My firm is four years old, and manages $675 million in assets. Yet even now, we still deliberately try to think like a startup -- and we think this is key to the firm's success.

A recent conversation with a peer made this clear to me. I was catching up with her at an industry event, discussing both our families and the latest news from our firms.

But when I told her about how we were making a major software switch -- upgrading to Tamarac for our portfolio reporting, while at the same time changing to Tamarac’s CRM solution and moving it all into the cloud -- she shook her head.

Though she seemed somewhat envious of the seamless integration of our new platform, she also said her firm, which has been around much longer, could never make such a switch.  “We have too much history with our systems,” she told me, “and converting would be near impossible.”


I didn’t engage my friend in a debate at the time, but her words stayed with me even as I drove home. I began to wonder what would happen if the people at Glassman Wealth Services stopped thinking like a startup? What would happen if all the things we love about working here -- and what our clients love about working with us -- simply eroded over time because we got too big or too "mature," or had too much history to make changes?

That was a scary thought.

But it also served as a wake-up call of sorts for us -- reminding us that regardless of how big we get, we can’t lose the entrepreneurial mindset that got us where we are.

Fortunately, there are things that every small business owner – yes, even you financial planners – can do to keep the entrepreneurial fires burning.


The best way to approach this is to liken these decisions to a home renovation.

We all make some decisions that are as easy as redecorating or painting a room -- this might include things like changing your marketing campaign to include a newsletter, adding a blog to your website, or even beginning to include some social media into the mix.

At the other end of spectrum, you have the boundaries of the lot. This is the deal breaker that would cause one to sell the home and make a move. For us, this boundary includes our fee-only fiduciary status and our culture.

Then there are those decisions that are all too often deemed as immovable as load-bearing walls. These are imperative to the structure of the home, but what if that structure just isn’t working for you anymore? Yes, they are messy and costly to move; but it can in fact be done.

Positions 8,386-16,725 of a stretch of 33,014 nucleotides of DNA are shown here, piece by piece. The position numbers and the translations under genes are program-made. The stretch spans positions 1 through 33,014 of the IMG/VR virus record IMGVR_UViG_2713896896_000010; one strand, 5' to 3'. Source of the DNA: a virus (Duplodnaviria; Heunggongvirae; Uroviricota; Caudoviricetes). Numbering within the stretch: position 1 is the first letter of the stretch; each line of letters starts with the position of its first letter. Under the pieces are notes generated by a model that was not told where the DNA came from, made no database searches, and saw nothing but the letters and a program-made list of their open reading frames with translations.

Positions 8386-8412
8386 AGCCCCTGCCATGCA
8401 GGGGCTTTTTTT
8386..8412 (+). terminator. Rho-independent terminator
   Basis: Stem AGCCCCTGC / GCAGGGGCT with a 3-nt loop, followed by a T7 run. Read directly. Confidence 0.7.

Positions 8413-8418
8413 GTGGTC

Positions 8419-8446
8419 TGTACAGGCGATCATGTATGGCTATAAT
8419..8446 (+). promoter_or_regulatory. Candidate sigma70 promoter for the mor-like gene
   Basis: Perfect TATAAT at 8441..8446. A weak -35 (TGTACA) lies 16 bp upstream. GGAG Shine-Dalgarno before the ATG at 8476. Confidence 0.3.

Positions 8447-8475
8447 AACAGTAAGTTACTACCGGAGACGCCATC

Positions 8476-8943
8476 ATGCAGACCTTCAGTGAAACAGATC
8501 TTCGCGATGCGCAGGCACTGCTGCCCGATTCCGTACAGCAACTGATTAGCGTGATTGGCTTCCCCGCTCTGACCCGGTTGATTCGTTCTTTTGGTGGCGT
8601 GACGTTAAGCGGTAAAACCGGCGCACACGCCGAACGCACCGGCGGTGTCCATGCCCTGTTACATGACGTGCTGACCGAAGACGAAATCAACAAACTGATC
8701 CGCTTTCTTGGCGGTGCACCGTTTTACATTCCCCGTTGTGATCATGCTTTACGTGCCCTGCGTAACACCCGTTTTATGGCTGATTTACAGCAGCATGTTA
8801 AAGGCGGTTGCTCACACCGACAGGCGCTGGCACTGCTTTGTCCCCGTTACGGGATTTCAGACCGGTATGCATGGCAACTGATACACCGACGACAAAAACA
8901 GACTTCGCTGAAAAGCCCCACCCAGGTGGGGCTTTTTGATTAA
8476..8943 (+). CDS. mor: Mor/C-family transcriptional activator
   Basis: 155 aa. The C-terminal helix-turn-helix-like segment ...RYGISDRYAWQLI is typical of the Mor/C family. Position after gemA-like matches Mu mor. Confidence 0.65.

In our firm, we are not afraid of shifting a few load-bearing walls. We consider the costs and understand that the mess will cause discomfort, but that’s not what we focus on.

Instead, we ask ourselves some questions: Will the cost and mess improve the client experience? Will the change make us more competitive?

In the case of our CRM and portfolio management system, we saw them as load-bearing walls -- and decided that the expense and the six-month effort would both improve our operations significantly and give our clients many benefits that our current system can’t provide.

It’s important to ask yourself: What decisions you consider to be load-bearing, and why? Are they legitimately that difficult? Which obstacles are standing in the way of having a startup mindset that fuels innovation and creativity, and will ultimately make you a better firm?


As planners, we are all architects who need to think creatively beyond what exists today. To keep our firm fresh and exciting, we believe just about anything can be changed, if we determine the cost and mess are worth it.

Everything from the roles our employees play to even the name of our firm is fair game, as long as we believe those decisions will result in a better firm. Obstacles may need to be moved, systems upgraded or people changed -- but all these are doable tasks. (The only line we aren’t willing to cross is shifting from a fee-based business model -- but that’s a subject for a different day.)

Other firms, however, find a technology change to be too drastic to undertake. For my peer, changing the firm’s software seemed as drastic a change as closing up one shop and moving into another space.

But that’s a dangerous attitude to take when you’re running a business. Inertia, bureaucracy or even the acceptance of the status quo can prevent your firm from growing in efficient and profitable ways -- and can prove fatal to your business in the long run.

The truth is that if you can build a strong foundation for your business through its culture, and instill the value of the entrepreneurial mindset in your people, you should be able to undertake all kinds of significant renovation projects to improve your firm again and again -- just like a startup might.

To put that another way, my peer made the mistake of thinking that the reason we were able to change our software system was because we were relatively new. I think she missed the point, though.

The truth is that we were able to make that change because we nurture our nimble entrepreneurial mindset and encourage the type of startup thinking that allows us to embrace change and opportunity. And that’s something we’ll strive to do no matter how large we get.

Barry Glassman, CFP, is founder and president of Glassman Wealth Services, an investment and wealth management firm in McLean, Va.

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